Hours after Southern California fired Frank Cruz and elevated Dan Hubbs to head coach, Hubbs spoke with Baseball America about his whirlwind first day as head coach at his alma mater and his vision for the future of USC baseball.
I'm sure this was a strange day for you; can you describe the emotions of becoming head coach at your alma mater, and having to take over for your friend two days before the season starts?
"I told my wife and I've told other people, it's bittersweet. I'd be lying if I didn't say this was a job that I've always dreamed of. I played at SC, I love the school, my wife and I met there. But a really good friend of mine lost his job and I'm taking over. And (Cruz was) someone who gave me an opportunity to come back and coach at my alma mater. So I'm kind of sad in that respect and I'm excited for the opportunity. But he's a great friend—I don't know a better way to put it. I think Frank Cruz is a great person who I respect a ton. I think he's a great coach, I think he's a great person, and I think he's a great friend. I think it's unfortunate and sad, everything that's come about, but I told the team, we have to look forward now. We don't have time for anything other than that. We start our season—against Fullerton of all people—in two days. It's not like it wasn't going to be tough enough."
How did the players react to the news?
"The players have been very receptive. I think they're excited for me. We kind of stopped practice in the middle, when everything went down. They played really hard when we practiced, they were very energetic. So that piece was good. My message to the team was we have to focus forward now." [...] Continue Reading »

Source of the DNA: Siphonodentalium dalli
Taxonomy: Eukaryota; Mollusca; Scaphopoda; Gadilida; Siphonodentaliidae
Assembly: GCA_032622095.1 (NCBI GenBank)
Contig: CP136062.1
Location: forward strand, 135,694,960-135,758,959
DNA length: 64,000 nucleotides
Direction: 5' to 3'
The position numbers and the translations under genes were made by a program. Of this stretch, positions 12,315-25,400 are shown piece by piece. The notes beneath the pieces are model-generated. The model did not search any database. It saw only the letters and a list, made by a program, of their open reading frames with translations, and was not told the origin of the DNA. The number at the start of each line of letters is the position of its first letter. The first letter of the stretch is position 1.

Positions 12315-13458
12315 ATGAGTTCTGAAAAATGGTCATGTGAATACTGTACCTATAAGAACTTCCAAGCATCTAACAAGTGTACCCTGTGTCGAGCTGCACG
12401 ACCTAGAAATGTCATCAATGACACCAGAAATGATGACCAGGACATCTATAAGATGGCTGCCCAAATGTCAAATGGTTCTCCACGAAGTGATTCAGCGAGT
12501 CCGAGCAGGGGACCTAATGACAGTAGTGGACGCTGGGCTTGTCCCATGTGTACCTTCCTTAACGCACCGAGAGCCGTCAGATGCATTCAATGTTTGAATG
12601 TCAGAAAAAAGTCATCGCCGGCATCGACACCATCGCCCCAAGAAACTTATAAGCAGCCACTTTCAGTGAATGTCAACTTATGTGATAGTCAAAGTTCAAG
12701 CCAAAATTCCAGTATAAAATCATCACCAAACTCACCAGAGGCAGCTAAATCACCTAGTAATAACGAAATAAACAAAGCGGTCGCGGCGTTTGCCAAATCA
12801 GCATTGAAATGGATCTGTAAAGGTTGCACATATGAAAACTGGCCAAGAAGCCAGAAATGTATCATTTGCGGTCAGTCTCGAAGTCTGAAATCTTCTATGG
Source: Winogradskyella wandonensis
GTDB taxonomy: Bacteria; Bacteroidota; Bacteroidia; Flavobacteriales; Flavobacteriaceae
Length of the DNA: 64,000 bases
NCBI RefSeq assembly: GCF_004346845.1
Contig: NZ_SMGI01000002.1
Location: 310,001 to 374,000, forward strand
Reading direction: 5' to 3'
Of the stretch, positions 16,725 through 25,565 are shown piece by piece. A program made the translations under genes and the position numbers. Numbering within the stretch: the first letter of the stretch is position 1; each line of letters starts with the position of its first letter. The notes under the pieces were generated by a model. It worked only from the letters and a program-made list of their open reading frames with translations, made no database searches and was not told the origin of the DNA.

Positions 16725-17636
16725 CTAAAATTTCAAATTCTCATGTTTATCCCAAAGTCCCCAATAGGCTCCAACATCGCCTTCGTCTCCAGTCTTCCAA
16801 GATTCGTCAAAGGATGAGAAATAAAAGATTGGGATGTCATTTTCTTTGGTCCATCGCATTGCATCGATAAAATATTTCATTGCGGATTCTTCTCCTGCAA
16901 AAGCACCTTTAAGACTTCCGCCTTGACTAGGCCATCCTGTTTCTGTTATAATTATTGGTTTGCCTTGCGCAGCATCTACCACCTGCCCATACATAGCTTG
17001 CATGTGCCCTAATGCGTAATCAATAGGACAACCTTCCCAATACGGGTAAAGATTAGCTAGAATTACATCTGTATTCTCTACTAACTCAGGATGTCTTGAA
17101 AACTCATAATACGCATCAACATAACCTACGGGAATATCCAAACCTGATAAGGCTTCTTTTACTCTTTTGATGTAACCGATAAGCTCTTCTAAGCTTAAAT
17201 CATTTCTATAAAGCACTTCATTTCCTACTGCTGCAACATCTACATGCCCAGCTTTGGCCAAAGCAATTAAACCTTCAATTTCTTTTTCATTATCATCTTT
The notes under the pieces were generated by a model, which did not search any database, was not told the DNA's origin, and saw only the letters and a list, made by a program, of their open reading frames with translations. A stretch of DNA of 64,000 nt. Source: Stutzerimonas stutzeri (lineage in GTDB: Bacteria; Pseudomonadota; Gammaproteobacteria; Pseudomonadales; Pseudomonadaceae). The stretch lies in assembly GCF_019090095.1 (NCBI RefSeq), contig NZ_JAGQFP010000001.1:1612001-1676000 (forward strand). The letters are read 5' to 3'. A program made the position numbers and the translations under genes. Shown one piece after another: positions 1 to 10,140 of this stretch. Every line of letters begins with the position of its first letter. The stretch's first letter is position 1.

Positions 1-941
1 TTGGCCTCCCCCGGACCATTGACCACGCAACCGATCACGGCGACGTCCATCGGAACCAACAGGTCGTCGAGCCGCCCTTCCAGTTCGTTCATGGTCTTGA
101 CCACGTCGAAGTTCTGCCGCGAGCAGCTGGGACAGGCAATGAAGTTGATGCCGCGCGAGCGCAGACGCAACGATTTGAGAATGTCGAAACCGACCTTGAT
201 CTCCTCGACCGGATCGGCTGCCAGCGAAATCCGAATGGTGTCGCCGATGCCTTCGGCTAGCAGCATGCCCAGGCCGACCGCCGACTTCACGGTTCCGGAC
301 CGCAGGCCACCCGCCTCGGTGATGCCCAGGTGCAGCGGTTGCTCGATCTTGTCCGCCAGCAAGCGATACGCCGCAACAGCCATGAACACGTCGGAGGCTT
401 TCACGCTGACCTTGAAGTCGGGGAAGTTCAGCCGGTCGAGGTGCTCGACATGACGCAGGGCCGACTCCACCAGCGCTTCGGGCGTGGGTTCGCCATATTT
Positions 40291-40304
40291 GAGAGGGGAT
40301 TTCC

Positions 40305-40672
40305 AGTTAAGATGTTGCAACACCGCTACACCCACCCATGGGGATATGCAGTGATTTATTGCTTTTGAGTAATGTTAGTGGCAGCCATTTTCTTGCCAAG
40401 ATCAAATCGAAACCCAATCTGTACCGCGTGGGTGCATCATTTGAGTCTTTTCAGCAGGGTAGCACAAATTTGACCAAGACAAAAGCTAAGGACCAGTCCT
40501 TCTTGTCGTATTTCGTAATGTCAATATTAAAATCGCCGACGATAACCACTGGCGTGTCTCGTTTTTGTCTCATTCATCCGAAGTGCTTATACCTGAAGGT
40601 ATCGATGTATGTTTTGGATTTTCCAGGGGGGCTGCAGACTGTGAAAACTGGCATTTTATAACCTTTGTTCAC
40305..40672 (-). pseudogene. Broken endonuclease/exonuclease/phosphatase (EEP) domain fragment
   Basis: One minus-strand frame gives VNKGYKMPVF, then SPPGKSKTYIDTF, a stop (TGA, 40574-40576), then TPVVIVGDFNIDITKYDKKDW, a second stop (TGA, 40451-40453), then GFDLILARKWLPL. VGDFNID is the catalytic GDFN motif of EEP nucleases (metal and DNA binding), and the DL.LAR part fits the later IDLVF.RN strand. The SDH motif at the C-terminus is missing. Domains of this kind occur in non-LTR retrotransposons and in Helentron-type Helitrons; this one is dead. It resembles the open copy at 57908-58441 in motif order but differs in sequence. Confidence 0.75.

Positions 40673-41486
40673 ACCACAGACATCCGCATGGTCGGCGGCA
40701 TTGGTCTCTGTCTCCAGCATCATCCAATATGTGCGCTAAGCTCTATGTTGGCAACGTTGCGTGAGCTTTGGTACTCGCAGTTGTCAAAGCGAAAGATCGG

UPDATED: Wednesday, 1:49 a.m. ET
Southern California fired head coach Frank Cruz on Wednesday, six days after it suspended him pending an investigation into an NCAA rules infraction. Dan Hubbs, in his second season at USC, has been elevated from associate head coach to head coach.
In a release, the school said it was dismissing Cruz for "knowingly violating NCAA Countable Athletically-Related Activities limitations within his program."
Those CARA rules restrict the number of hours student-athletes can spend in activities directed by or supervised by the coaching staff. USC has also self-imposed a reduction in the number of practice session hours for its baseball team this season and next season.
"Adhering to all NCAA rules is paramount for each one of our coaches, student-athletes and staff members," USC athletic director Pat Haden said in the release. "Those who knowingly break NCAA rules are subject to termination."
Cruz started his college coaching career as an assistant under Mike Gillespie at USC from 1993-96, then spent 12 seasons as the head coach at Loyola Marymount, leading the Lions to three regionals. He joined Chad Kreuter's staff as a volunteer after he was fired from LMU, then became the interim head coach when Kreuter was dismissed in August 2010. [...] Continue Reading »
Longtime Jacksonville University coach Terry Alexander announced Wednesday that the 2013 season will be his last at the school. JU athletic director Brad Edwards also said the school will name pitching coach Tim Montez head coach-in-waiting at the end of the year, the Florida Times-Union reported.
The changes come on the heels of an immensely disappointing 2012 campaign. The Dolphins entered the season as favorites to win the Atlantic Sun Conference and were regarded as a legitimate contender to win a regional. But they finished in last place in the A-Sun and 18-38 overall—the worst season in Alexander's 23 years as head coach.